This article examines the strengths and weaknesses of Ake’s contribution to the social sciences and knowledge production in Africa. It discusses the relevance of Ake’s works for adapting the intellectual legacies of Marxist scholarship to understanding the political economy and social history of contemporary Africa. It also highlights the shortcomings noted in his orientation, and dispositions to expatriate knowledge generally, and the Western social science in particular. Given his advocacy of the need to reconstruct existing disciplinary fields following uniquely African critiques and interpretations, the study presents Ake’s works as a corrective intervention to Euro-centrism and advocates the practice of ‘non-hierarchical’ ‘cross-regional’ ‘dialogue’, in which neither the North nor the South is taken as the paradigm against which ‘the other’ is measured and pronounced inadequate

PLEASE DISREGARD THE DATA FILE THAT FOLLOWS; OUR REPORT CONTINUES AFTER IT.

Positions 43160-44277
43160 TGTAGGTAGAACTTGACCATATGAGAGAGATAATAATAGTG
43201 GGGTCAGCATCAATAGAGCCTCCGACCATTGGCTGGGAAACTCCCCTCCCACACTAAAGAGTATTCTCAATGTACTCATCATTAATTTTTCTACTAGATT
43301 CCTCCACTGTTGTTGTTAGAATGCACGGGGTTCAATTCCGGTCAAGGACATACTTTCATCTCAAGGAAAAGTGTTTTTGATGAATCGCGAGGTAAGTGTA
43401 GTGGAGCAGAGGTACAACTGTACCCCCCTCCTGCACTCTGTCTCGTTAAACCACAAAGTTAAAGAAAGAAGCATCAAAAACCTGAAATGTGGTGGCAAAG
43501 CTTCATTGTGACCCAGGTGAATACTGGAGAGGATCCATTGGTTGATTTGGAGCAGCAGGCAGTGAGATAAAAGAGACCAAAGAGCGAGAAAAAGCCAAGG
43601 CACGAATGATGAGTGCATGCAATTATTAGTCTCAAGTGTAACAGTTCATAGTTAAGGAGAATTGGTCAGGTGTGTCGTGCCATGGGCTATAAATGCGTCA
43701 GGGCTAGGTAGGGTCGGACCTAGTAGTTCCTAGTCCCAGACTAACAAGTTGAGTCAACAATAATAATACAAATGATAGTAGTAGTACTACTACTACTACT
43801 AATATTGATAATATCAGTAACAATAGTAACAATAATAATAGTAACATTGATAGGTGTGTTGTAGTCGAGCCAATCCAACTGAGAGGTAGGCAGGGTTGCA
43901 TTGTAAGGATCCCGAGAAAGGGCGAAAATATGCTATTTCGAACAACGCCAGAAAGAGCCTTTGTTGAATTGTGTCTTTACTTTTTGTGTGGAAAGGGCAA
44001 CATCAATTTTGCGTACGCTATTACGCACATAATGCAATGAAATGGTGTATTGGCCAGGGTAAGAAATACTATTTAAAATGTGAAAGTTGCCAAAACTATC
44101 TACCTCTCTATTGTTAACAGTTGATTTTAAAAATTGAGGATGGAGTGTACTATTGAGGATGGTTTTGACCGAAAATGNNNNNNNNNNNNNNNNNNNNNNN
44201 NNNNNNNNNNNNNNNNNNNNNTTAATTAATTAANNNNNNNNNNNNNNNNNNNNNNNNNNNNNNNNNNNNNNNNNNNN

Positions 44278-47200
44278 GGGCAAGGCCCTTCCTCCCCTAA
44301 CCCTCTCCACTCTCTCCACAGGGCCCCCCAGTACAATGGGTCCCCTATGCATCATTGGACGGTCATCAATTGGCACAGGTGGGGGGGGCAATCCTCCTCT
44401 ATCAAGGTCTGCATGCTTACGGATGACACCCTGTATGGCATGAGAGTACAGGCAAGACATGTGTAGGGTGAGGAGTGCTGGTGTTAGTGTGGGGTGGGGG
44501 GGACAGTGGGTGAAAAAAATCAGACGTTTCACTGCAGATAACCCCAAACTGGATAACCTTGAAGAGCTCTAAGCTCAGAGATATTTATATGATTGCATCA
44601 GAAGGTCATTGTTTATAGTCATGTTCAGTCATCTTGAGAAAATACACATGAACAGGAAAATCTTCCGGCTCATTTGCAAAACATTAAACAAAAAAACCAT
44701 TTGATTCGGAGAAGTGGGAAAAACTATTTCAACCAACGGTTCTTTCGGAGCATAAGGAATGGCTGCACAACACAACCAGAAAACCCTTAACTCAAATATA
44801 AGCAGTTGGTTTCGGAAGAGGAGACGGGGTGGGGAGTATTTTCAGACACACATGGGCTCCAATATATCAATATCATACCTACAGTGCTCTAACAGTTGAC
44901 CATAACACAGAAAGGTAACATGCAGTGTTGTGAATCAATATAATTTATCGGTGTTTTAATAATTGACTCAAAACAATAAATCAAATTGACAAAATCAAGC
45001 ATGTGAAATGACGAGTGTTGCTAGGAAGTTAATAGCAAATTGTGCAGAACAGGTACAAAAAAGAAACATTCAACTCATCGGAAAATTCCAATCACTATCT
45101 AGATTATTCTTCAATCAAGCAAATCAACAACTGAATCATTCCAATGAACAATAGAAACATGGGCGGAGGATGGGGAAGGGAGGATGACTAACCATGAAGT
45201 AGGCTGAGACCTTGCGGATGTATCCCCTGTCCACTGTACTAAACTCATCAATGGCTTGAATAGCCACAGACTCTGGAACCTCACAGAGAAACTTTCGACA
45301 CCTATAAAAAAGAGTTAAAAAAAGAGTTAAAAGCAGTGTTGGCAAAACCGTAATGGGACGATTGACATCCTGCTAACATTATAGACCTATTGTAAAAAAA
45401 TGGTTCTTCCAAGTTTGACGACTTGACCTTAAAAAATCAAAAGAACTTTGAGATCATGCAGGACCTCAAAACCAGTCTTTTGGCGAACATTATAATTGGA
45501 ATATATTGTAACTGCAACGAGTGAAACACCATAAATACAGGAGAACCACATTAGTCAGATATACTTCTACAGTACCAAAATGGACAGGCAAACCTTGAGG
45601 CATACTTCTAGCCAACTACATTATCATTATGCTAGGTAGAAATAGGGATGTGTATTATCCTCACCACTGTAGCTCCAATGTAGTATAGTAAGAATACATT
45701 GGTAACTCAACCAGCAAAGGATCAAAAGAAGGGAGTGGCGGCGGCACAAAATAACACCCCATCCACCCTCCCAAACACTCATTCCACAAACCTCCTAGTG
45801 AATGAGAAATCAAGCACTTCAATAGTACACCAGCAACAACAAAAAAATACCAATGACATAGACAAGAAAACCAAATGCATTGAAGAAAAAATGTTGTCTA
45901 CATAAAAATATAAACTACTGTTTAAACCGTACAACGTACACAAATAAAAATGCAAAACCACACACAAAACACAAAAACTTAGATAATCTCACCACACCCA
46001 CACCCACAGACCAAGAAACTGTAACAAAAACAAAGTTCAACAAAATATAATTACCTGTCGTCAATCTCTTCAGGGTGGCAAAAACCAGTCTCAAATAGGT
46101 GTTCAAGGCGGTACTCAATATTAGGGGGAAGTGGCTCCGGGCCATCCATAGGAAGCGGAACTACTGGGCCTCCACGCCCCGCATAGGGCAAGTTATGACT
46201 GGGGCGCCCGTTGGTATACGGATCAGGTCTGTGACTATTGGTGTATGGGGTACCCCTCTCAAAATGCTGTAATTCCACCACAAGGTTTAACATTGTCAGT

Jeremiah O. Arowosegbe
Africa Spectrum, 2008, vol. 43, issue 3, 333-351
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